David Ventre, an avid mountain biker who lives on the North Side of Chicago, loves cycling through the Palos trails. Winding through rolling hills and deep ravines, the extensive Palos Trail Systems in south Cook County, offer beautiful views of the Forest Preserves.
“These are my closest trails,” Ventre said on a sunny Saturday morning while taking a short break from removing invasive plants near Camp Bullfrog Lake in Willow Springs. “Since I ride them, I feel that I should work on them.”
Workday funded by REI grant
Ventre, a lab manager at Northwestern University, was among a dozen volunteers participating in a workday funded by a grant from REI and the Forest Preserve Foundation. He’s also a member of the Chicago Area Mountain Bikers (CAMBr) group, which builds and maintains all the single track trails in Palos.
On this morning in late February, CAMBr members and Forest Preserve staff cut branches and twigs from nearby honeysuckle, buckthorn, oriental bittersweet and barberry bushes. A fire fed by the dried wood crackled in a clearing near a ravine downhill from Camp Bullfrog Lake. An earthy smoke filled the air. The heat from the fire provided warm relief from the morning chill.
“When we do workdays like this, it usually involves clearing areas near trails,” Jerry Stoeckigt, CAMBr trail director, explained. Mountain bikers who belong to the 26-year-old organization, which has 750 paying members, “are very active as far as both participating on and building what they use.”
CAMBr is a volunteer organization of hundreds of riders who have donated thousands of work hours to build and improve area trails. Its mission includes ensuring that mountain bikers “have diverse and challenging opportunities to enjoy their sport,” according its website.
While keeping trails cleared for bikers adds to their safety and enjoyment, it also benefits the ecological health of the Forest Preserves of Cook County.
Last year the Forest Preserve Foundation received a grant from REI, the outdoor equipment retail chain, to enhance trails in the Palos area.
“REI is very interested in recreation and getting people outdoors,” said Rebecca Colling, a senior ecologist for the Preserves, told the volunteers. “So you’re out helping us meet our grant requirements today. So thank you.”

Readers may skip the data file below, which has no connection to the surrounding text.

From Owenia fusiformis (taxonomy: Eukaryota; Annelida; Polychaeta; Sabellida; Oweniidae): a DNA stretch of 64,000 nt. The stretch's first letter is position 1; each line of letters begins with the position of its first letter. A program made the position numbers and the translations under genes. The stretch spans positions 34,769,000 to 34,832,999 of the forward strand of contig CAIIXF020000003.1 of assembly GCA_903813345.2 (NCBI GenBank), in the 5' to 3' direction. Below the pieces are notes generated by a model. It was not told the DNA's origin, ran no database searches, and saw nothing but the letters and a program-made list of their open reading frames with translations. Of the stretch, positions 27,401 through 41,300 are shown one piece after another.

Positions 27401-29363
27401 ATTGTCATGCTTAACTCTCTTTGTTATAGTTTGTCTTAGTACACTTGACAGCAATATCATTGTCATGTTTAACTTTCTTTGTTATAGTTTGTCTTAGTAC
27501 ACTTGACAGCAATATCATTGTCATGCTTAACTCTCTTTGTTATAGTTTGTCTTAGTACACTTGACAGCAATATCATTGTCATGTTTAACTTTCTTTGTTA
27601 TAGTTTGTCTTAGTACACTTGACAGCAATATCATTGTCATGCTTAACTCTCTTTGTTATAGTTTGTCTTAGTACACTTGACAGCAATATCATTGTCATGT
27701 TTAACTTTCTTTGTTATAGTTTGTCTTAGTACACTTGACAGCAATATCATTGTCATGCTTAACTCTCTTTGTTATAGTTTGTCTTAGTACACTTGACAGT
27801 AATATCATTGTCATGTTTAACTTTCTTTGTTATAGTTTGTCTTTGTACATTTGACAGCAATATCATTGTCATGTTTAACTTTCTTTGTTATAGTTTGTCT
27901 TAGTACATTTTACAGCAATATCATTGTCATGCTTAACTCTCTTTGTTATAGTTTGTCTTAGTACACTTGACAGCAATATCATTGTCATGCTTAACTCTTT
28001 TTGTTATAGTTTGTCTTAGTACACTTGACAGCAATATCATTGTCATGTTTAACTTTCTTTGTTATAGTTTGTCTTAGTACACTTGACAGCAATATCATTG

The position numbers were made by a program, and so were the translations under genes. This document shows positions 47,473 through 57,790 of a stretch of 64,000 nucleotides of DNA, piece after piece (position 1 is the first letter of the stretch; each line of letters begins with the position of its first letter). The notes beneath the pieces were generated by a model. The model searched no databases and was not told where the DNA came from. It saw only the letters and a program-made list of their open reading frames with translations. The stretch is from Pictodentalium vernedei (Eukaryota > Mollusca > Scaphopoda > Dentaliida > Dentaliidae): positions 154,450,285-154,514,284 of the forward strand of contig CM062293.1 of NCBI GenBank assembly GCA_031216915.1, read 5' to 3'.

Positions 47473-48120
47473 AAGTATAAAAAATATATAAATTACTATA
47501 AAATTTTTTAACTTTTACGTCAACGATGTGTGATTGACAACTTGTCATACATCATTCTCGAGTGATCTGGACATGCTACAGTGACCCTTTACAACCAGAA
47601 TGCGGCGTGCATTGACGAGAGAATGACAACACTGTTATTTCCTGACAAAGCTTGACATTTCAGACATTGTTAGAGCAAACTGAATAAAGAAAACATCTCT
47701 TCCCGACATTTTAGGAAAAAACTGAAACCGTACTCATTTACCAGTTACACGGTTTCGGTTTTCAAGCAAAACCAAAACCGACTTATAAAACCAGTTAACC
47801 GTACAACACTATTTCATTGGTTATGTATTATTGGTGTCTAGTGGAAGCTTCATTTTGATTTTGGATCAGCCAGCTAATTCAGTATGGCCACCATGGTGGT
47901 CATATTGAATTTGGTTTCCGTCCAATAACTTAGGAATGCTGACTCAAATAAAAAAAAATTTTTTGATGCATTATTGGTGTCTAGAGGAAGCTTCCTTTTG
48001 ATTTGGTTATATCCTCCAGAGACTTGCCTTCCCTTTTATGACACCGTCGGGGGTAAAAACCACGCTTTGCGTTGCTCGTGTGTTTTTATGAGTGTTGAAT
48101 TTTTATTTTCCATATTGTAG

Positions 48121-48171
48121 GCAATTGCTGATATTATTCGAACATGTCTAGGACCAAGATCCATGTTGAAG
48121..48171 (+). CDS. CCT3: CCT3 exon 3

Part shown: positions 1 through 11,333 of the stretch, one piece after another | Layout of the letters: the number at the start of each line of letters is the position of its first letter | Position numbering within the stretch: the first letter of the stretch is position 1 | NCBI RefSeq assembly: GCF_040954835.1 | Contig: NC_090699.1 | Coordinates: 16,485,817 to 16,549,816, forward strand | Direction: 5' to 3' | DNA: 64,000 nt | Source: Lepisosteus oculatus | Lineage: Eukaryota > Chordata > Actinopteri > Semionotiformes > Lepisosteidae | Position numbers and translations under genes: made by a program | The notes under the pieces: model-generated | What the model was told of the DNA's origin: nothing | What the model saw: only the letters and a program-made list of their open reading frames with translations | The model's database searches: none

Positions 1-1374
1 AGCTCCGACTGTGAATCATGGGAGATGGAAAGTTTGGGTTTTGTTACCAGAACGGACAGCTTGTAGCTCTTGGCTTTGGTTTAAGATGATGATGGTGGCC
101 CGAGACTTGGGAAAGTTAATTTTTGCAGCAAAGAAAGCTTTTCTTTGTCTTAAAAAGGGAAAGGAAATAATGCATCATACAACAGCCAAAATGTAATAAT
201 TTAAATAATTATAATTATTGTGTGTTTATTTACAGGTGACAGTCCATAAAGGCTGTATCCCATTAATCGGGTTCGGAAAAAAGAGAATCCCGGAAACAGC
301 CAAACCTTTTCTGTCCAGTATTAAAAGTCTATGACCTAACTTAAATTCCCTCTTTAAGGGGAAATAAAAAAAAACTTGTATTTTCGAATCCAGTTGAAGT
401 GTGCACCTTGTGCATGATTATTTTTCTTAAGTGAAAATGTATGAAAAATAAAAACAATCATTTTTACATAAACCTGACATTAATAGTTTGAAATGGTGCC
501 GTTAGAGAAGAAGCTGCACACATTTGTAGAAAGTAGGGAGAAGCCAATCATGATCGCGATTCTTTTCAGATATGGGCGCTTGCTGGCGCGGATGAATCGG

Protecting an important landscape
Colling said that removing the invasives would improve the view from the trail. “And as important, [this] is the area where we know the most conservative plants are hanging on,” she said, pointing toward the slope.
Getting the invasive plants out of the way also allows more light to reach the vital native plants that the Preserves wants to protect and conserve. Honeysuckle is the most dominant invasive in the area where the volunteers worked that morning.
“Lots of the Palos area is infested with honeysuckle,” Colling said, explaining why this particular area was chosen. “If you look over there,” she said, pointing to a spot down the slope, “you’ll see there’s an area where there’s really no tree canopy. We’re focusing on the area that was an oak woodland prior to Forest Preserves ownership. Unfortunately, it’s filled with a lot of invasive species, but we feel this has a better chance of having some recovery potential because we still have the canopy oak trees.”
Invasives can quickly take over trails, Ventre said. “If you don’t maintain [trails], they disappear very quickly. On some trails, you go a couple of weeks, then you can’t see them.”
Ventre was happy to do his part to make sure that doesn't happen and trails are open and welcoming to everyone.
Jerry Stoeckigt; Raquel Garcia-Alvarez, volunteer stewardship coordinator for the Preserves, and David Ventre.